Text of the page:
Get Informed About Classroom Policy

Some teachers welcome parents to pop in whenever they would like to. In my opinion, this is the most ideal situation. If this is allowed and/or encouraged, do so as often as you can! A teacher that wants the parent involved and in the classroom is a teacher who finds it important for the parents to participate in the education process. It also says to me that the teacher has nothing to hide and do not mind the parents seeing how they handle their classroom. Many times schools are underfunded and the teachers actually welcome help from the parents. This is a fantastic way to be involved in your child’s education and be able to keep an eye on them as well!

Issues for the Custodial Parent

Some children are from a divorced family and some are even in danger from the absent parent .This is the case with my son who was shaken by his biological father. This happened so long ago and the judgment was that I was to have full custody and the biological father would never be allowed to be near him again. Every school he has been in took my word as to the custody issue and it was listed that his biological father would never be allowed access to him. Now that he is in a different school things have changed. Due to the size of the new school they are very strict on custody policies and require that each parent have a copy of custody on file at the school. If this is a concern for you be sure to check out your child’s school policy on this. If there is a rule about absent parents having access to their children if no custody papers are on file, you need to be aware of this and take the proper steps. With no custody papers, the only thing the school can do to stop the absent parent from acquiring the child is place a courtesy call to you and try to stall for the time it takes for you to arrive and intervene. This is VERY IMPORTANT. The law states that if the parents name on the birth certificate matches the identification the parent is carrying, the school legally has no choice but to release the child UNLESS there are custody papers on file at the school. While you may think that the absent parent would never try to take your child from their school, it is always best to plan for the worst and hope for the best.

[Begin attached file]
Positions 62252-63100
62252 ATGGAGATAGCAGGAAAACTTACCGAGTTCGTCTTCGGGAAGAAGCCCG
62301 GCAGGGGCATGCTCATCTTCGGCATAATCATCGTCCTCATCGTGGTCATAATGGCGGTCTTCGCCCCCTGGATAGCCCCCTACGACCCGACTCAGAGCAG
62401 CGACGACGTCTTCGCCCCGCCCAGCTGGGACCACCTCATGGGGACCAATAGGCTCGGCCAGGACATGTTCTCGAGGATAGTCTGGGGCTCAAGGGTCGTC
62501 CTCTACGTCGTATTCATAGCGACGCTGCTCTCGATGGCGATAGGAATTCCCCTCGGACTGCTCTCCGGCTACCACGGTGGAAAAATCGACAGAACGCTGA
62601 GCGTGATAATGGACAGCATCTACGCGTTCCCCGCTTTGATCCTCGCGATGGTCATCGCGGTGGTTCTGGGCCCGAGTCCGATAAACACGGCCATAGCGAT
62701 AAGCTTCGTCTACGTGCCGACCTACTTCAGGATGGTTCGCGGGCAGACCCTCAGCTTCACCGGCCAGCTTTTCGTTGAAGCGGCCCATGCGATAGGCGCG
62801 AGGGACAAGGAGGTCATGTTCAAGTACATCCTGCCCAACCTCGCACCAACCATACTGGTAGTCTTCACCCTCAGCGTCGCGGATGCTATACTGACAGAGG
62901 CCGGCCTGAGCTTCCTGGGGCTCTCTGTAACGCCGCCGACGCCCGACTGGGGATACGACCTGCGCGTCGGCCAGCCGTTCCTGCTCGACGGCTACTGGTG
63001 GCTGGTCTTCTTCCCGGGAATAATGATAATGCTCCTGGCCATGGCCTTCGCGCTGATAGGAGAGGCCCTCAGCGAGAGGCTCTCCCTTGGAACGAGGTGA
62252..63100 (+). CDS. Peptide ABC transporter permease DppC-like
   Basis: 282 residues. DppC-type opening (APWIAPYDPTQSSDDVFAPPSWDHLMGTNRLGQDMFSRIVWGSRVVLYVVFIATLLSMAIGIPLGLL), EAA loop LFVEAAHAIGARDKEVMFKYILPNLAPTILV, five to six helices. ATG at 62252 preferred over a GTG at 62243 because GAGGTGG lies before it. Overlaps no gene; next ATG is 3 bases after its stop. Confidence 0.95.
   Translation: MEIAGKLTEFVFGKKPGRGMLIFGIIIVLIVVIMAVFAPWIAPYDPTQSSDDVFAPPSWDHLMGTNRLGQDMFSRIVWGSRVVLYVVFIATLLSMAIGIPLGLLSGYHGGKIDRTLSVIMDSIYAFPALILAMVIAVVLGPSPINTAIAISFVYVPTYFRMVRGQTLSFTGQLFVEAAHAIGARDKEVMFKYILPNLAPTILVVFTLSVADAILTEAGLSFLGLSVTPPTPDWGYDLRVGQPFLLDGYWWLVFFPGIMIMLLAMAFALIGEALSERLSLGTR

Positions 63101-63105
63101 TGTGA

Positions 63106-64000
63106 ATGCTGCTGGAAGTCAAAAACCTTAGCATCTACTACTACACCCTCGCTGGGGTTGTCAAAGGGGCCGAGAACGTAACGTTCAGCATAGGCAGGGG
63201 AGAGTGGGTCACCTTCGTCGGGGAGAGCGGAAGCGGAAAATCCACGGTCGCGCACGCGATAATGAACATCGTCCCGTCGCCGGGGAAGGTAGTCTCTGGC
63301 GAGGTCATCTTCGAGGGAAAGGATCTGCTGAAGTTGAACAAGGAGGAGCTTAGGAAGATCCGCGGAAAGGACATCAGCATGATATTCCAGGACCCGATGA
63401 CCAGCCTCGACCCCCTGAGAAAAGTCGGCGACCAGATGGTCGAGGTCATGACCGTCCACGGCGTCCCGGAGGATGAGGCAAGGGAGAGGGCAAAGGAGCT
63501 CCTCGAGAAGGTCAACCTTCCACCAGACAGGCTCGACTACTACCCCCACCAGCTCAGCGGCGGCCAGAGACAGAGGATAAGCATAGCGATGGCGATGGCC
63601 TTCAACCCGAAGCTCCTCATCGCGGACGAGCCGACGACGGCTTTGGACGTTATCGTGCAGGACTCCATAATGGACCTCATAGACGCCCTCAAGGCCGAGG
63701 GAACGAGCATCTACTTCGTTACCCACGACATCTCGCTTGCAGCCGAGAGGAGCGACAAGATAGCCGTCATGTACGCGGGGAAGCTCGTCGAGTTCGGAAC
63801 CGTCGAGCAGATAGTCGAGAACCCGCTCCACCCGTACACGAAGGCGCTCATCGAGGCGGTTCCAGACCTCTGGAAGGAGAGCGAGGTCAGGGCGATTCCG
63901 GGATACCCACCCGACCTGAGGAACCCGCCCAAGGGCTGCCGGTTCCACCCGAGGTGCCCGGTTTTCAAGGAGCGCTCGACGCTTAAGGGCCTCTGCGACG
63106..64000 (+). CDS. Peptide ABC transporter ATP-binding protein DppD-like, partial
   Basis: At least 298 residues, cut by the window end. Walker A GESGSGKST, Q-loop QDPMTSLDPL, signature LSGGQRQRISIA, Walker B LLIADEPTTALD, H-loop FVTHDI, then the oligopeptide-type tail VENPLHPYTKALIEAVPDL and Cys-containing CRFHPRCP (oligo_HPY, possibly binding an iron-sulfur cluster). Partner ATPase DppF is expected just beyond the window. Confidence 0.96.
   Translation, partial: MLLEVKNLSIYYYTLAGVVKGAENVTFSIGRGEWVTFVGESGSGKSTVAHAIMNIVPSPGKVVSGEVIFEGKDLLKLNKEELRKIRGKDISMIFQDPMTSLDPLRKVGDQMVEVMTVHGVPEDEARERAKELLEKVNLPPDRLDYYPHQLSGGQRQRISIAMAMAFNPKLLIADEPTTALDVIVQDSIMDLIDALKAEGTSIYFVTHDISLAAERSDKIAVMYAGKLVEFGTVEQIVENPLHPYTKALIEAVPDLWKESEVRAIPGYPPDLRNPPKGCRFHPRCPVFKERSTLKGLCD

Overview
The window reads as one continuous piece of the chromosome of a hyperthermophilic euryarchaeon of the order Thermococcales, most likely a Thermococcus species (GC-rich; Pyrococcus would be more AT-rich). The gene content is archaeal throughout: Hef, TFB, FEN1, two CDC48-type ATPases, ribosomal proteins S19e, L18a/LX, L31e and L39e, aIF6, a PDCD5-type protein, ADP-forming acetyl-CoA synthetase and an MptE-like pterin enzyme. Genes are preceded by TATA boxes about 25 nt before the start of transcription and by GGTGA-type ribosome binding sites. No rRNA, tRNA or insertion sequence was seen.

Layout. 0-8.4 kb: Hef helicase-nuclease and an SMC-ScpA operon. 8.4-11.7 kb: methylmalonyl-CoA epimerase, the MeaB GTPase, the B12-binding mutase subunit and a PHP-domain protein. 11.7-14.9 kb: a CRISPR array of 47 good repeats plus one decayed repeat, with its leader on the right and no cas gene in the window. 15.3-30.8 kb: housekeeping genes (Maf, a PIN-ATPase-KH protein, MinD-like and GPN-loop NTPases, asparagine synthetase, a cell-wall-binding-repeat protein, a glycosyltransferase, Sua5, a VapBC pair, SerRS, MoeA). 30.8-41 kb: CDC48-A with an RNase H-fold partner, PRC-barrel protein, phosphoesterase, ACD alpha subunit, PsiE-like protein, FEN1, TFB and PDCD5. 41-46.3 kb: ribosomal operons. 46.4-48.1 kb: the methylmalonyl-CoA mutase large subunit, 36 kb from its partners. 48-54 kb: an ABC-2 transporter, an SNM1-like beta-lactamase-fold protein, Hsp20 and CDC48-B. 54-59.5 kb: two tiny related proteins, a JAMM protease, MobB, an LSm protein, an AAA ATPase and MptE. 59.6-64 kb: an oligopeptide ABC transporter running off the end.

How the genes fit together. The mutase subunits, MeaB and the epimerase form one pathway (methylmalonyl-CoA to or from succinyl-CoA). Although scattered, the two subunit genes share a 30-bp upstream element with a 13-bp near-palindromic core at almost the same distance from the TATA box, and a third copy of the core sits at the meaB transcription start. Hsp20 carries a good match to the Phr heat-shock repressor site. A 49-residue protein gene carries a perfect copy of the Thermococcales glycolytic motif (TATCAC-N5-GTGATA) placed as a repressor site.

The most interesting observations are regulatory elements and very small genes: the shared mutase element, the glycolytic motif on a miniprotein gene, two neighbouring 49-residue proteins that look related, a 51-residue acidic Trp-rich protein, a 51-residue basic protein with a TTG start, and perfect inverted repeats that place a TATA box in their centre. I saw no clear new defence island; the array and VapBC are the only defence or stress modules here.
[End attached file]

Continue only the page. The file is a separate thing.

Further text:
Though it can be a scary experience for your entire family, switching your special needs child to a new school is just one of many new changes your child will have to face in their lives. Be strong for them so they can feel confident about being able to handle the change. If you have to walk your child to class for a few weeks until he or she can make their own way, do it, as it can also help to ease your own anxiety. Keep in regular contact with your child’s teacher because sharing information is good for all involved and can help the child both at school and at home. Above, all fight for your child. If you feel that they are not getting what they need at their new school, speak up! You are their voice and must be loud and unwavering.


About the Author

Christie Hunter

Christie Hunter is registered clinical counselor in British Columbia and co-founder of Theravive. She is a certified management accountant. She has a masters of arts in counseling psychology from Liberty University with specialty in marriage and family and a post-graduate specialty in trauma resolution. In 2007 she started Theravive with her husband in order to help make mental health care easily attainable and nonthreatening. She has a passion for gifted children and their education. You can reach Christie at 360-350-8627 or write her at christie - at -